Novel antipsychotics: issues and controversies. Typicality of atypical antipsychotics
Journal/Book: J Psychiatr Neurosci. 2000; 25: 1867 Alta Vista Dr, Ottawa, Ontario K1G 3Y6, Canada. Canadian Medical Association. 137-153.
Abstract: The typicality of atypical antipsychotic drugs remains debatable. Preclinical studies and findings from randomized, controlled and open trials of clozapine, olanzapine, risperidone, quetiapine, sertindole, ziprasidone and a substituted benzamide were examined. A MEDLINE search was conducted using key words, including ''extrapyramidal side effects,'' ''cognition,'' ''schizophrenia'' and the generic drug names. Over 140 articles from peer-reviewed journals were reviewed, some of which were based on a meta-analysis. New-generation neuroleptic agents were found to have greater efficacy on the negative symptoms of schizophrenia and to cause fewer unwanted extrapyramidal side effects (EPS) than the traditional antipsychotic drugs. On one hand, atypical neuroleptic agents could be strictly defined as any neuroleptic agent with antipsychotic effects at a dosage that does not cause extrapyramidal side effects. Thus, clozapine is regarded as the ''standard'' atypical antipsychotic drug. On the other hand, typicality is about dimension rather than category, and we suggest the use of the term ''spectrum of atypicality.'' For example, an emphasis is placed on quetiapine to illustrate where a new compound fits in this spectrum. Although dose-related, atypicality may be more a question of prescription attitude than of a specific characteristic of a compound. The degree to which a new compound is clinically superior to another atypical antipsychotic drug, in terms of improving positive, negative or affective symptoms, cognitive function and long-term outcome, will require further a priori hypotheses based on conceptual frameworks that are clinically meaningful. In addition, the results from industry-sponsored trials should be more comparable to those obtained from investigator-leading trials. Finally, the patient characteristics that define a patient's response to a specific antipsychotic drug are unknown.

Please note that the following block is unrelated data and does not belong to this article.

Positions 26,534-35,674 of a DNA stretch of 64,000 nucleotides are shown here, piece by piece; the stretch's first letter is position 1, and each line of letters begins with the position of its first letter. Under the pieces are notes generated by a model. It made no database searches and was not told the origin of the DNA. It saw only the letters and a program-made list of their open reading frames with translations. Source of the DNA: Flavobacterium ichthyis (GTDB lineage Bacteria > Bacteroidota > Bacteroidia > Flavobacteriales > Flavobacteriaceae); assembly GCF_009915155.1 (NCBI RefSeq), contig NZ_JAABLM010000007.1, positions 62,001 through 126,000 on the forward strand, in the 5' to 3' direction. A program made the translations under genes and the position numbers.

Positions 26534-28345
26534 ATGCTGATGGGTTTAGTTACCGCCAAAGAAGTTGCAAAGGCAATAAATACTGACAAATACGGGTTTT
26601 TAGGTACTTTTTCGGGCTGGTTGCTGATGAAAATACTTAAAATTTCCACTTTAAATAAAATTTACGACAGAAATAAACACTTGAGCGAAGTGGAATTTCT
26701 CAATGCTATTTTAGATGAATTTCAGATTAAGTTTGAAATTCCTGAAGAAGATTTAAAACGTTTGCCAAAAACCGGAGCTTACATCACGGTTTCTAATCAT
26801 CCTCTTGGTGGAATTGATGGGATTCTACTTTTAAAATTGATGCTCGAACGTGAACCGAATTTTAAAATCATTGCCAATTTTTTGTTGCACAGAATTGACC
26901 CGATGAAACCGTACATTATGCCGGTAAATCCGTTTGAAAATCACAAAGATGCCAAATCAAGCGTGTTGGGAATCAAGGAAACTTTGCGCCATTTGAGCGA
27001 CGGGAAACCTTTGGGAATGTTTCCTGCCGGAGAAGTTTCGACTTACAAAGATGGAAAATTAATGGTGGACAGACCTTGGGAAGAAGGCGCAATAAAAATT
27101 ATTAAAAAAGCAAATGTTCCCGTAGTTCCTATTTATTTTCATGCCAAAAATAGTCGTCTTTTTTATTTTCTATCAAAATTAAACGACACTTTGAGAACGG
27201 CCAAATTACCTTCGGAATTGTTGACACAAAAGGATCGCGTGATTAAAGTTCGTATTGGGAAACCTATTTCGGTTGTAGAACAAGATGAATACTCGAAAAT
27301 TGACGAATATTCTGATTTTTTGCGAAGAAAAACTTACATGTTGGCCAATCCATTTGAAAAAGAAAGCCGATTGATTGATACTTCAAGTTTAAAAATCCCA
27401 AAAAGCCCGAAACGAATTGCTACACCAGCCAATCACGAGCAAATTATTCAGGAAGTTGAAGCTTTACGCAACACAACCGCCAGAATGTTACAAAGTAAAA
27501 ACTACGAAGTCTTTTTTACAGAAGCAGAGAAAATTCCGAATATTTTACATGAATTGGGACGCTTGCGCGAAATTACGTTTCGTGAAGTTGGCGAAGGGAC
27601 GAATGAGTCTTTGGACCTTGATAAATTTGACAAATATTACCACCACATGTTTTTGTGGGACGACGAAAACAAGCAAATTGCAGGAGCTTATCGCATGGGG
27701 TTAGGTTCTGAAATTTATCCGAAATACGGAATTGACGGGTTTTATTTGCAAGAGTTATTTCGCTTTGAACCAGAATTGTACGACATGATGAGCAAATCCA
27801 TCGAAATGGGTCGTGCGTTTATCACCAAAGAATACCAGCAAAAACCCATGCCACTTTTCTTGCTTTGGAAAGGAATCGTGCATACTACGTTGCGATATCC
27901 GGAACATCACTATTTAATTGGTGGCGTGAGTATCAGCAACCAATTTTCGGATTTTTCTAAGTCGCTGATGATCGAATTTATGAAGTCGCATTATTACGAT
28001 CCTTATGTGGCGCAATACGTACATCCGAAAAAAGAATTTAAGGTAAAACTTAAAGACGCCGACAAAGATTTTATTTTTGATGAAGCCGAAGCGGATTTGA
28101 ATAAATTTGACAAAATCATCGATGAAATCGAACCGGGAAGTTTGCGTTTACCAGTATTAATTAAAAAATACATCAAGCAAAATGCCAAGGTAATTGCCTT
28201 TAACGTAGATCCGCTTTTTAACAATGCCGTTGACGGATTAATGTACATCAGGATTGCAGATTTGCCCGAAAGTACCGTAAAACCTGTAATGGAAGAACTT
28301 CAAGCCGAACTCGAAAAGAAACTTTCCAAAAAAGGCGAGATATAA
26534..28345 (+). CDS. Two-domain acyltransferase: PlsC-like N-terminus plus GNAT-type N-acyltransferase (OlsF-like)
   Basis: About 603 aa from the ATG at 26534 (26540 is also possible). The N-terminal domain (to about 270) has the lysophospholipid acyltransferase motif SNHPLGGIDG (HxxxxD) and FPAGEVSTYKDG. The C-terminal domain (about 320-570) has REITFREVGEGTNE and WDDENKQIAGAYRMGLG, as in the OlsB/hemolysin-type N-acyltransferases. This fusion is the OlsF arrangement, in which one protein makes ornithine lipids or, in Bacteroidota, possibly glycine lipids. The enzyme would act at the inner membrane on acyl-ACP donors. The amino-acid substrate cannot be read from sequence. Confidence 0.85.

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Keyword(s): antipsychotic agents; clozapine; cognition; receptors; dopamine; risperidone; schizophrenia; TREATMENT-RESISTANT SCHIZOPHRENIA; D2-DOPAMINE RECEPTOR OCCUPANCY; DOUBLE-BLIND; NEGATIVE SYMPTOMS; ACOUSTIC STARTLE; DOPAMINE D-2; LONG-TERM; ELECTROPHYSIOLOGICAL PROFILE; SCHIZOAFFECTIVE DISORDER; REFRACTORY SCHIZOPHRENIA